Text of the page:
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Article in Japanese | WPRIM | ID: wpr-738309


A 45-year-old woman with moderate mitral regurgitation due to mitral valve prolapse developed respiratory discomfort after cellulitis and visited our hospital. Electrocardiogram showed ST elevation in V2, V3, V4 and serum creatinine kinase was high. Transthoracic echocardiogram revealed large mitral and aortic vegetation with severe valvular regurgitation and anterior wall motion asynergy. On computed tomography and magnetic resonance imaging, splenic infarction and right renal infarction cerebral infarction on right sided frontal white matter (1 cm in diameter) was revealed. These findings led to a diagnosis of acute heart failure due to severe regurgitation and coronary artery embolism with infective endocarditis, thus we performed an emergency cardiothoracic surgery. After general anesthesia, she suffered severe hypotension despite the injection of a high dose of catecholamine, then developed persistent ventricular tachycardia. We started cardiopulmonary resuscitation, and percutaneous cardiopulmonary support. After obtaining stable hemodynamic status, we performed surgery. The intraoperative examination showed vegetation (2 cm in diameter) on each aortic cusp, large vegetation on the anterior and posterior mitral leaflet, rupture of the posterior leaflet choreae tendineae, and vegetation on the wall of the left atrium. We performed maximal possible debridement of the infected tissue. Subsequently, we performed mitral valve replacement and aortic valve replacement, tricuspid annuloplasty. We finished surgery without cardiopulmonary support. After tight control, the patient was discharged on the 52nd postoperative day. The patient showed no recurrence of infection during 9 months of follow-up. Cases of coronary embolism with infective endocarditis are rare and have high mortality, and their treatment is still controversial.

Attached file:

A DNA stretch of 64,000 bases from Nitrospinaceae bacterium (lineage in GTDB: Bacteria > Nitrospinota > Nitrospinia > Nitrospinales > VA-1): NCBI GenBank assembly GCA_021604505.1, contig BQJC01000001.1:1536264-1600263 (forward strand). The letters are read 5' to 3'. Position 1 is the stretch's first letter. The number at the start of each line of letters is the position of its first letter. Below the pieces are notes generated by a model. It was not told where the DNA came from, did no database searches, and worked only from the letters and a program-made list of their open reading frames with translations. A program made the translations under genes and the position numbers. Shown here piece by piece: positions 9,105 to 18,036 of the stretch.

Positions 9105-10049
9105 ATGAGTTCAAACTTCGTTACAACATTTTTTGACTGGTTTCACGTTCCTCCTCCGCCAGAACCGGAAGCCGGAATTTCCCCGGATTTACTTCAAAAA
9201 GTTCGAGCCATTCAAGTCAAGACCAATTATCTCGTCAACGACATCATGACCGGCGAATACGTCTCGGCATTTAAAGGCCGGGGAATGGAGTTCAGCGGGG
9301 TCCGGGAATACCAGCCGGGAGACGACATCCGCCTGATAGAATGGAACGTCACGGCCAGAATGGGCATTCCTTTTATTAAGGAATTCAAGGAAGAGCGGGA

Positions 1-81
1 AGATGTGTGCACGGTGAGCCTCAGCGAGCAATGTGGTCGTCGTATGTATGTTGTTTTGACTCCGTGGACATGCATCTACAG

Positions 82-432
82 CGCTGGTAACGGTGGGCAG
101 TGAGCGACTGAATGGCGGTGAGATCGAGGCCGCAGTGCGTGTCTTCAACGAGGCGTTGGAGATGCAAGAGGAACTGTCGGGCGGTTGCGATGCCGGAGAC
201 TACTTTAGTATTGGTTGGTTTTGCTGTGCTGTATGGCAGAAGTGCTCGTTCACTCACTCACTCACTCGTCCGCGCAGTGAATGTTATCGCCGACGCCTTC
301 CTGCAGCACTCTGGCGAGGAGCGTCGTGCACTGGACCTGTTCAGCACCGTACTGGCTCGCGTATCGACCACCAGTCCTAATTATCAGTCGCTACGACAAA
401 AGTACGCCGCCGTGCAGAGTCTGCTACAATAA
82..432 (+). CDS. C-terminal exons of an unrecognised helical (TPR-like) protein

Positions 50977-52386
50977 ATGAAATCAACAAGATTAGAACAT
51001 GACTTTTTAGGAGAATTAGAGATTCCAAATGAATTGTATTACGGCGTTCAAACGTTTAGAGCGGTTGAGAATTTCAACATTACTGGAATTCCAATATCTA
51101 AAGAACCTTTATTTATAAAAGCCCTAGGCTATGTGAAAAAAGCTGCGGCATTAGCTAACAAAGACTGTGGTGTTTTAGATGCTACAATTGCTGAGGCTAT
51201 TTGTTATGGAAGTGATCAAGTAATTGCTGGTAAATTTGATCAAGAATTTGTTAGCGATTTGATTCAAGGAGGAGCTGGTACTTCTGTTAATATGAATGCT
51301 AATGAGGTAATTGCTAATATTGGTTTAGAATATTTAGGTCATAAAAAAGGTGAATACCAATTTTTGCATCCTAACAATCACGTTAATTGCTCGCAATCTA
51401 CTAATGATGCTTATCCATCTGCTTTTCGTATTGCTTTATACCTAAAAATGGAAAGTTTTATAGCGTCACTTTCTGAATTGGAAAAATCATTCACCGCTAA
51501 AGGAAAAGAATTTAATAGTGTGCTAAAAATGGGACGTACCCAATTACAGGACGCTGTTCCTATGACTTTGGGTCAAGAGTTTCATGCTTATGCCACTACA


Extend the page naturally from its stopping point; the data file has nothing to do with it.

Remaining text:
Article in Japanese | WPRIM | ID: wpr-375246


Persistent sciatic artery (PSA) is a very uncommon congenital malformation. Its incidence is estimated to be 0.01-0.06%. In this article, we have described the case of 59-year-old woman presenting with a left lower limb ischemia. She had a good pulse in her femoral artery. However, no pulsation of her left popliteal, pedal and posterior tibial artery was observed. The ankle brachial index (ABI) was 1.05 on the right side and 0.65 on the left side. Preoperative angiography and CT scan showed that persistent sciatic artery had been branched from left internal iliac artery and the distal side had completely occluded. This persistent sciatic artery had no aneurysmal changes. The left superficial femoral artery was hypoplastic. Blood supply to the left peroneal artery, anterior and posterior tibial arteries by collateral arteries was detected. The left leg ischemia was diagnosed due to chronic occlusion of the persistent sciatic artery. Then, the bypass grafting was performed from the left common femoral artery to the above-knee popliteal artery using an ipsilateral reversed great saphenous vein graft. Postoperatively, ABI improved to 0.89 on the left side.